“A consumer can wear soccer product 24/7,” said Jennifer Valentine, Adidas’ senior director for soccer in North America. “We know it’s not just about the game.”

For PSG and other European clubs at its level, generating new streams of revenue is a matter of survival because of the costs associated with international soccer.

Real Madrid, the first club with an annual payroll of more than $450 million, recently signed a 10-year, $1.2-billion jersey sponsorship deal with Adidas. PSG’s deal with Nike, which runs through 2027, is worth about half that.

And where the English Premier League’s 20 clubs split more than $3.5 billion a year in TV revenue, Ligue 1,the French league in which PSG plays, has the worst broadcast deal of Europe’s five major leagues, earning $692 million, according to a 2018 report from UEFA, the governing body for European soccer.

Still, PSG shelled out the largest transfer fees in history over the last two seasons, paying more than $525 million to acquire Neymar from Barcelona and Kylian Mbappe from Monaco and driving the team’s average salary above $8 million a season, according to the annual Global Sports Salaries survey by Sporting Intelligence.

Even PSG president Nasser al-Khelaifi and his deep-pocketed Qatari partners don’t have the resources to continue funding that level of spending.

The club has already wrung every euro it can out of sponsors and ticket buyers, increasing season-ticket sales from 8,000 to 35,000 and VIP sales from 500 to 5,000 since 2011. That spurred a revenue jump from $80 million to more $610 million, with financial services company Deloitte ranking PSG as the sixth-most valuable soccer team in the world.

The club has expanded too, going from 200 to 800 employees since al-Khelaifi took over in 2011 and moved the team’s headquarters from the stadium to a new two-tower office complex in Boulogne-Billancourt.

That the investment has paid off on the field is unquestioned. With four games left in the season, the team has already clinched its sixth Ligue 1 title in seven years. Before al-Khelaifi bought the team, it had gone 19 years without a title.

PSG has also won 15 of the last 17 French domestic cup competitions and has made it to knockout rounds of the last seven Champions League tournaments. Barcelona, Real Madrid and Bayern Munich are the only other clubs to have done that.

All that success has been costly though, with al-Khelaifi investing more than $1.2 billion on players since buying the team. So now the club is selling what may be its most valuable asset — its brand — to make ends meet.

“We’re chasing more business,” said Jean-Martial Ribes, PSG’s director for communications. “We need revenues to be able to pay for those players and the salaries that they have.”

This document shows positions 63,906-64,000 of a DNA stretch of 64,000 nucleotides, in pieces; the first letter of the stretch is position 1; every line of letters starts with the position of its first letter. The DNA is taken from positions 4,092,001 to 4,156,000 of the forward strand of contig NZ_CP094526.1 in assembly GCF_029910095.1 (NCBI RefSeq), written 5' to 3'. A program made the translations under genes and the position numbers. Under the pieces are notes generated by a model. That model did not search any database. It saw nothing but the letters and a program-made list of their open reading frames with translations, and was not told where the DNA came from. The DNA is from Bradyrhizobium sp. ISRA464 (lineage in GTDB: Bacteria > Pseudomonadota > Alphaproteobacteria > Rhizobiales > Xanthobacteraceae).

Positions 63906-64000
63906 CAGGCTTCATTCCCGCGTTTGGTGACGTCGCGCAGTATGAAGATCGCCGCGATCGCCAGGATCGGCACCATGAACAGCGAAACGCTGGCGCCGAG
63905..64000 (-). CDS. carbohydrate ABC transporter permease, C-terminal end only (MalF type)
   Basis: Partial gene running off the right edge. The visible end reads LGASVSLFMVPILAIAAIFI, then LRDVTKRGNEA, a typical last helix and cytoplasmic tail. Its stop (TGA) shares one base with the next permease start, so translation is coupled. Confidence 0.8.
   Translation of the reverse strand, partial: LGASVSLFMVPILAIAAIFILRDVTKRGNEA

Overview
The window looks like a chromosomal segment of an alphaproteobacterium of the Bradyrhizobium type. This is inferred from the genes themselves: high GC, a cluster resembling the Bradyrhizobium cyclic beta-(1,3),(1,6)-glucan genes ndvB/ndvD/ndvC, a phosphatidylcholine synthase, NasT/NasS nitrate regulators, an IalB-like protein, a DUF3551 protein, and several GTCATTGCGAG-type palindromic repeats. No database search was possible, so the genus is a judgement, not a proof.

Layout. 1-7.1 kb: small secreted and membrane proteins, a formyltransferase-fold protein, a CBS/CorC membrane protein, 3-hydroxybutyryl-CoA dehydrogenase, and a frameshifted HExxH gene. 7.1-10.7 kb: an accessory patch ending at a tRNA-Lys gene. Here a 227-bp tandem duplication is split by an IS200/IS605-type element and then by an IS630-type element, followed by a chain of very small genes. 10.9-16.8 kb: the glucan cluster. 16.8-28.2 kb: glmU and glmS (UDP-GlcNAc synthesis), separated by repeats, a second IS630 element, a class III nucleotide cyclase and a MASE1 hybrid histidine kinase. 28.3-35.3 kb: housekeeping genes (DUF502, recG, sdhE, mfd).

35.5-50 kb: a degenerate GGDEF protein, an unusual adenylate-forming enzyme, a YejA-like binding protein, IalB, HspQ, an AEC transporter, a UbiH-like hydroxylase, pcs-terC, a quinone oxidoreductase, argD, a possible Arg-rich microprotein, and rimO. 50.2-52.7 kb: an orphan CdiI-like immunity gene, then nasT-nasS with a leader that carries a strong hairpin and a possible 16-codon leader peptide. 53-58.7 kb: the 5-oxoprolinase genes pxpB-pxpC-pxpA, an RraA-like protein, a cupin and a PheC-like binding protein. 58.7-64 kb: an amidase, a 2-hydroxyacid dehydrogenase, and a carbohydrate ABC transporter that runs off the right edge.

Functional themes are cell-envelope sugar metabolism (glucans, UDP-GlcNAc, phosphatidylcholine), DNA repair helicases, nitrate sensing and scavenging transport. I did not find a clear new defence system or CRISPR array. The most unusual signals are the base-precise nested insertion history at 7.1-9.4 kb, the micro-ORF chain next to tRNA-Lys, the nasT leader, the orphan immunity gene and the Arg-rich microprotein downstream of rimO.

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The team is also trying to manage its payroll by producing its own players rather than relying on budget-busting transfers. Paris and its suburbs make up the richest market in the world for young soccer talent, having sent 60 players to the last five World Cups, according to a study conducted by the Danish research company RunRepeat. Only Buenos Aires, with 50, is close.

French clubs have traditionally had little success hanging on to those players, though, with native sons including Paul Pogba, Anthony Martial, N'Golo Kante, Kingsley Coman and Thierry Henry leaving the French league for big-money deals in England or Germany.

PSG is making a concerted effort to harvest some of that talent and keep it home, investing $225 million in a new 75-acre training center outside Paris. It has already made progress with defender Presnel Kimpembe, goalkeeper Alphonse Areola, midfielder Adrien Rabiot and Mbappe — all of who were born in or around Paris — having each appeared in at least 14 league games this season.

Now PSG is attempting to leverage its brand in the U.S. and Asia, emerging soccer markets with a huge base of millennial, fashion-conscious consumers such as McDonald.

“Every club is out there maximizing their revenue. But we have to work with the right brands to elevate ours,” said Armstrong, who worked in business and commercial development for both the NBA and NFL before joining PSG last spring. “We just can’t go out and take money in from any old brand. It’s got to be the right brands as well.

“There are football fans that love us all over the world. And there’s kind of lifestyle-oriented fans and people who just love all things that are cool.”

What’s cool will be decided by the consumer, of course. But Allegre said PSG will continue redefining what it takes to be a successful soccer team.

“There’s the IBMs; you know, the old clubs,” he said. “And there’s the new generation of clubs, like Amazon, looking for new ways of doing business, new ways of attracting customers.

“We’re going to places that no other people are going to. We’re doing deals that no other club is doing.”